Icing on the cake…it has never made much sense to me. You could say, “Oh, you started drinking after 28 years of sobriety! That’s just icing on the cake!” or you could say, “I had never expected to win the lottery after all these wonderful things have been happening in my life! It was just icing on the cake!” The thing is for me, I never really cared for the icing. I liked the cake much better without it. I’ve had icing that was too sweet. Icing that was too thick. Icing that was spread too thin. Too much icing. Too much sickly sweet disgusting calorie-dense icing that I usually scraped off to get to the good part…the cake.
There are very few people who know what I’ve been going through these past few months. I have given them the cake part of it all…but I never told them about the topping…that icing that swirls about like the tip of an iceberg. You see it in the distance and think it’s not all that bad. Underneath, however, awaits a block of cold, frigid, indestructible despair and agony that cannot be explained. I have tried. No one gets it. They don’t need to. It is my cross. We carry our own heavy crosses and there is no one who can carry them for us. They see you bent over from the weight. They see you sweat from the effort. They see you failing in other parts of your life because of this huge task at hand. But they can’t know.
These are the words I am not saying: Every single time I write here, it is a suicide note. These very words are intended to let everyone know, after the fact, that I am just done. I have no desire to keep fighting this fight. I have been fighting depression and anxiety and mania since I’ve been a teenager and I. am. tired. Right now a few things stop me after I’ve hit “publish” on this blog from getting up, going downstairs and hanging myself from the basement rafters. The main thing is Sophie. But there are other things as well. I would never want anyone to say, “Oh, my god! I read her last blog post and got worried but I never called her. I didn’t reach out!” And then there is the fact that TD’s best friend hung himself and I can’t put her through that again. And my mother would be devastated. And some other people might be upset.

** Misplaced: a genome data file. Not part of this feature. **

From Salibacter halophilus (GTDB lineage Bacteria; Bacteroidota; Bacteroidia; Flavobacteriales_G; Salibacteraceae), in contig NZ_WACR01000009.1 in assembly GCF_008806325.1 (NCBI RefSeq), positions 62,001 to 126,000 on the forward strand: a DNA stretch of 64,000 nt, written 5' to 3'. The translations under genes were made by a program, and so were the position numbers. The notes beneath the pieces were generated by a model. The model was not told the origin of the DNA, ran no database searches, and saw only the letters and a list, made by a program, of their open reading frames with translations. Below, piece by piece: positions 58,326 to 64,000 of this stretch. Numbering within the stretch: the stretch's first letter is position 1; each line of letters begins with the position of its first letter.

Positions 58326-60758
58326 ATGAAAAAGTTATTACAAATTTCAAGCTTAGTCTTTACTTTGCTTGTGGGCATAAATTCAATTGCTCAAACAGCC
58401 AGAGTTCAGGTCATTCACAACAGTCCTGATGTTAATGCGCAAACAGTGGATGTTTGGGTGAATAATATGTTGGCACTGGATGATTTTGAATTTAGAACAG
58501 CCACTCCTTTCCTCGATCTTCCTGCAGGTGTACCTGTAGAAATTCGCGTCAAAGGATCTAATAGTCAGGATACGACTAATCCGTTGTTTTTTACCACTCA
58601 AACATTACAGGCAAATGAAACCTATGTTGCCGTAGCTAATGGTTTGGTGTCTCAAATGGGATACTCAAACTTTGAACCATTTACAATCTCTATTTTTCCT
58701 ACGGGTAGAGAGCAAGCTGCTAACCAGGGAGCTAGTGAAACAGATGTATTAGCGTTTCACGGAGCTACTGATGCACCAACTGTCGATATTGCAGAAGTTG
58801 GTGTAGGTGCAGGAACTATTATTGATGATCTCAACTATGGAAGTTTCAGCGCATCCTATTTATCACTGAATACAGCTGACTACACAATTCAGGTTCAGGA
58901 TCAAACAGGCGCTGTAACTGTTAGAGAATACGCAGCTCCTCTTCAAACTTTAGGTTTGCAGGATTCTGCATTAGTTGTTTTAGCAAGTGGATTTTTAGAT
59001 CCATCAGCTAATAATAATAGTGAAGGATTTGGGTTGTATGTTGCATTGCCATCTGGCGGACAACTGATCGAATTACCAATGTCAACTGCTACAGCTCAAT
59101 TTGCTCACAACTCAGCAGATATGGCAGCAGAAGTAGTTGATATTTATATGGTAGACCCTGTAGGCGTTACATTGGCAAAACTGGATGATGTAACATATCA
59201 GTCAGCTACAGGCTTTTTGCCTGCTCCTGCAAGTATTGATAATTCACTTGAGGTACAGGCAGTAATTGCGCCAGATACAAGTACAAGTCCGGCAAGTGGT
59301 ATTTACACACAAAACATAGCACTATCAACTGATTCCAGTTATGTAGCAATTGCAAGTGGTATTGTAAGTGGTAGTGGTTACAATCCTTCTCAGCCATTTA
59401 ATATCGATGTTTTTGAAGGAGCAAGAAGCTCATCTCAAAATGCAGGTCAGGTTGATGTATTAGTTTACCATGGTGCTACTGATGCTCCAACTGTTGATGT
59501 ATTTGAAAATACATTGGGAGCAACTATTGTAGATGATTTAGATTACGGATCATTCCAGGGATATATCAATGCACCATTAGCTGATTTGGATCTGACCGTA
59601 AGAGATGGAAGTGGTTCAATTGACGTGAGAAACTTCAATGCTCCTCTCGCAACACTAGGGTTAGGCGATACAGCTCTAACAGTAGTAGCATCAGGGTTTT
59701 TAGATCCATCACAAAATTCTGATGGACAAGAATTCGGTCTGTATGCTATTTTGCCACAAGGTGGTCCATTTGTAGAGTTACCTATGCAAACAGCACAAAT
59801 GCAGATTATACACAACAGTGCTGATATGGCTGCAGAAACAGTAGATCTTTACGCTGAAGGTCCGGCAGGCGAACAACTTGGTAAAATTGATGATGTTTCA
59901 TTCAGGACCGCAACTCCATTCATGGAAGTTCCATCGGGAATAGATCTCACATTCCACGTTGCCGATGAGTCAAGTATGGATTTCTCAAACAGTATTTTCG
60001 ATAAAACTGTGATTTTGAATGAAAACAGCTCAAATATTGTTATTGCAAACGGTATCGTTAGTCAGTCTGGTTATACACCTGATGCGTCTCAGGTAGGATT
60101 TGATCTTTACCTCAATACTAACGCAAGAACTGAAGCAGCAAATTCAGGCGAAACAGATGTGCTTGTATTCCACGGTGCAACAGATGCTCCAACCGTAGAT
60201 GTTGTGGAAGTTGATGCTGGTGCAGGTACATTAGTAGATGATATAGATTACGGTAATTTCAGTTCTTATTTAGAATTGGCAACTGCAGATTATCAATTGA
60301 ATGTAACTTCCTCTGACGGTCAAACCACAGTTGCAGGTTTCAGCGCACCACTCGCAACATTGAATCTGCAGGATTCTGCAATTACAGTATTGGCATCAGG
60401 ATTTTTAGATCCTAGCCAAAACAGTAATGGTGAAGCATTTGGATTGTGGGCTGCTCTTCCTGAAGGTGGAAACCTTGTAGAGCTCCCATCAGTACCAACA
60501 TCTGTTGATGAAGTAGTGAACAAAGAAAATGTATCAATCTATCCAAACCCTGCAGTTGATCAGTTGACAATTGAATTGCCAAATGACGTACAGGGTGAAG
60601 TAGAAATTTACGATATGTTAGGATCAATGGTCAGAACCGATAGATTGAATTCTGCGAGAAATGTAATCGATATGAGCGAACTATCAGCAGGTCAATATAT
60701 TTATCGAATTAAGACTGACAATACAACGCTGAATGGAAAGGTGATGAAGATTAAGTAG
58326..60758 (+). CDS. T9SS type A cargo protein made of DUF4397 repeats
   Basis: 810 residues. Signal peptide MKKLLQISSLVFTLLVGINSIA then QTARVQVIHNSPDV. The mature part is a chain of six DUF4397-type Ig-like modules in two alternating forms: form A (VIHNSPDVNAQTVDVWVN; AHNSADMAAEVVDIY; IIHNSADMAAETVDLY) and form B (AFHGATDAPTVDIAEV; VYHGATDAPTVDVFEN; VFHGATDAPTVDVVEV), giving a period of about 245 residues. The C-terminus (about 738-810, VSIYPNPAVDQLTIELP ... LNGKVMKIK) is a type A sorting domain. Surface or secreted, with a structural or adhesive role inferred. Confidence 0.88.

A thought turns over and over in my head on a continual basis: “One day, very soon, none of those excuses keeping me alive will matter.” This is why people commit suicide. They wake up one day and the pain of living chokes the fuck out of their commitment not to hurt the people they love. This is why the trigger is pulled. This is why the noose is fashioned. This is why they jump off bridges onto busy highways. Suicide, in a way, is perhaps the most articulate expression of self-preservation.
I have been thinking about suicide since I was 13 years old. It has been a running dialogue, a conversation that has no end. I did have one near-success years ago where I spent four days in an ICU. When I think about it, it still feels like unfinished business. When the depression comes, when the mania is ripping the scalp off my skull, when the writing has me so deep into a place that I can neither acknowledge or ignore, when that cloud of emptiness descends…it is a familiar discussion that is no longer uncomfortable or awkward. It is a friend who has stopped by for coffee. “Okay, so, where are we? Is there a plan? Are these just vague ideations? Do you need to submit a safety contract to someone? If you had a gun in your hand right now, would we still be talking? Maybe you can solve all those concerns of hurting other people by just making it look like an accident? There’d be less chance of survivor guilt that way. No one could really blame themselves. You’d have no survivors chained to a lifetime of ‘Why, why, why?’ Let’s talk about some of those options…”
As usual, there are song lyrics that break the resolve. Lately it has been Art Garfunkel’s “Bridge Over Troubled Waters.” These words…
“Sail on, silver girl. Sail on, by. Your time has come to shine, all your dreams are on their way.”
It is a promise that things will get better. I’ll stop thinking stupid things. I’ll get out of my own head. I’ll stop being selfish. I’ll finally wake up one day and I will no longer have these black, terminal thoughts.
Still, it is this song that speaks to me deeper than any other song has spoken. It actually should be the “Moments Before the Trigger is Pulled” suicide anthem. Funny thing, though…I find it very comforting. (“Weather Channel” by Sheryl Crow.)